Graphene, the 2D wonder material for discovery of which the Nobel Prize was assigned in 2010, is a key area of research at the University of Manchester, involving every school in the faculty of EPS.
We exploit our in house developed empirical force field to perform molecular dynamic simulations of grapheme sheets under external pressure. As it is confirmed experimentally free standing grapheme tends to “ripple” and loose the characteristic 2D character. However these can be exploited to create even more flexibility in the properties (e.g. opening a bandgap, doping). The details of the nature of the deformed graphene sheet are revealed by our simulations and our calculations of strain and vibrational properties of the material.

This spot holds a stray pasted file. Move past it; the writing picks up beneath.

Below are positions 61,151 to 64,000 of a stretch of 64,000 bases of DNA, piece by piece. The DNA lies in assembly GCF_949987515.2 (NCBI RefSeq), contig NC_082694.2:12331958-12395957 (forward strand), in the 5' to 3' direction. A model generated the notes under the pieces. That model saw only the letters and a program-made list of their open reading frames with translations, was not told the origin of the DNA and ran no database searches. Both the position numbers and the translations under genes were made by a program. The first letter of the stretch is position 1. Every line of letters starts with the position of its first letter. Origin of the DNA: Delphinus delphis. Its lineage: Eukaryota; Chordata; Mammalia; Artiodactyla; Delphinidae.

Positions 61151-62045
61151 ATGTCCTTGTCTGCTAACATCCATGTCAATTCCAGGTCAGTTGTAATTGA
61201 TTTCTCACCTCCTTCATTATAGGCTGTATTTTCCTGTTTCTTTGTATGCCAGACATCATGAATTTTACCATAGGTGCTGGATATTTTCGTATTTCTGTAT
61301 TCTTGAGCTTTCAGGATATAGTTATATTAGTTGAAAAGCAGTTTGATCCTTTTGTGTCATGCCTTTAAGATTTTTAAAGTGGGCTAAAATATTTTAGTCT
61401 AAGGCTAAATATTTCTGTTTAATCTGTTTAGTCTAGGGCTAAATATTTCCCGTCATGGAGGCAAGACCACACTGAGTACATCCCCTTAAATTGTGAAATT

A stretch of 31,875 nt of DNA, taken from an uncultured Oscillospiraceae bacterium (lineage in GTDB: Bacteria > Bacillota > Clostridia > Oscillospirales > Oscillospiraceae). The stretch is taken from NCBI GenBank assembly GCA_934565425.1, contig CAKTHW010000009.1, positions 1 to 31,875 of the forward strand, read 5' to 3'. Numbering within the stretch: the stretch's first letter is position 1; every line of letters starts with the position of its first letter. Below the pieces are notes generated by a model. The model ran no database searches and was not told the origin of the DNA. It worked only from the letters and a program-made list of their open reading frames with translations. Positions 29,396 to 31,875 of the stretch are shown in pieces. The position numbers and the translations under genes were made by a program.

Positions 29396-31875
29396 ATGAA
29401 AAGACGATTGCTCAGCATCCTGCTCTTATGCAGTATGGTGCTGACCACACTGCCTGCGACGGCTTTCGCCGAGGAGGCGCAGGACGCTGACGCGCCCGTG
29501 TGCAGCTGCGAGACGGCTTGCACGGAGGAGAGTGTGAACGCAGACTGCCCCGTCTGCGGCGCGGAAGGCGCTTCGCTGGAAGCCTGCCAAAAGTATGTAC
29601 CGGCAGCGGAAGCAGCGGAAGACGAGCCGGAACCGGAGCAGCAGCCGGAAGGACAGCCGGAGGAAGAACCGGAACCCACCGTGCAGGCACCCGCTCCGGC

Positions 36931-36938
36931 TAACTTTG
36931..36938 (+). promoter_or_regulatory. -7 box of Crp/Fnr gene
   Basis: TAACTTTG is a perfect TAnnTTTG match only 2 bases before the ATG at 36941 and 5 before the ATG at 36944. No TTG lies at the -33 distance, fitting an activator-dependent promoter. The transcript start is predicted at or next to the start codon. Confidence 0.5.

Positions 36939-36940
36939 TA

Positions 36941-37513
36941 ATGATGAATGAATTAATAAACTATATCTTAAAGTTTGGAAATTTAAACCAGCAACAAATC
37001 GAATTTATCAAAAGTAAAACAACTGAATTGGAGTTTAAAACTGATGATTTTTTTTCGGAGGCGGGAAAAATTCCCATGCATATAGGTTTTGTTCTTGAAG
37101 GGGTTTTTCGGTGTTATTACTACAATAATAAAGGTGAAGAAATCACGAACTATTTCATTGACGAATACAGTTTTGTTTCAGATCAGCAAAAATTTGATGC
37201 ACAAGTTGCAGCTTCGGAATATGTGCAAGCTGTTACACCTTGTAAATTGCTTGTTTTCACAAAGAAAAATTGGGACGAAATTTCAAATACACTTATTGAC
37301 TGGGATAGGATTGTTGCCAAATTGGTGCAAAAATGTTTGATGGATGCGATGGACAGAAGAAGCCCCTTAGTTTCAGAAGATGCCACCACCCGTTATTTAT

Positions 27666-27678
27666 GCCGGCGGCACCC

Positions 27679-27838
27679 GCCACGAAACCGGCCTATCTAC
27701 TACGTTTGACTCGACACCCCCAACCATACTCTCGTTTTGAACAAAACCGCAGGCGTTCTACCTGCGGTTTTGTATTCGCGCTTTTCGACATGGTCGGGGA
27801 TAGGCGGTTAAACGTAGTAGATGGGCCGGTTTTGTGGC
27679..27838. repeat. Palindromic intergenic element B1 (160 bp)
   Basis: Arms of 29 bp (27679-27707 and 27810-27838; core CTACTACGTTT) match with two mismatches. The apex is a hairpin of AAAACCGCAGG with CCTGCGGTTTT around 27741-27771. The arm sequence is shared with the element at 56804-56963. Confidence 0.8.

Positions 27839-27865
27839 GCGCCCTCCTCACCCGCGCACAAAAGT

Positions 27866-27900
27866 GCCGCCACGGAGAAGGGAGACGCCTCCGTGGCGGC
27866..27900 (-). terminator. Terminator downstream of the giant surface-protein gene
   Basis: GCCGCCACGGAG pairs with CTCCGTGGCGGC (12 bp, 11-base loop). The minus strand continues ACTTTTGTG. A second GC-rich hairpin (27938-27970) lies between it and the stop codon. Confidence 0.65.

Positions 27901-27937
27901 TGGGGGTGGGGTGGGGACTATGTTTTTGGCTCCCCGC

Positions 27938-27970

Fifty years after tunnelling through semiconductor heterojunctions was first investigated, we are the first to demonstrate the required reproducibility, in wafer, between wafers in a given growth run, and from run to run, of the electrical properties required for manufacturing a microwave and millimetre-wave detector based on electron tunnelling through a thin semiconductor tunnel barrier layer.
We have shown unprecedented levels of run-to-run reproducibility, down from over 100% variations to 10% in 10ML AlAs barrier structure implying better than 0.06ML accuracy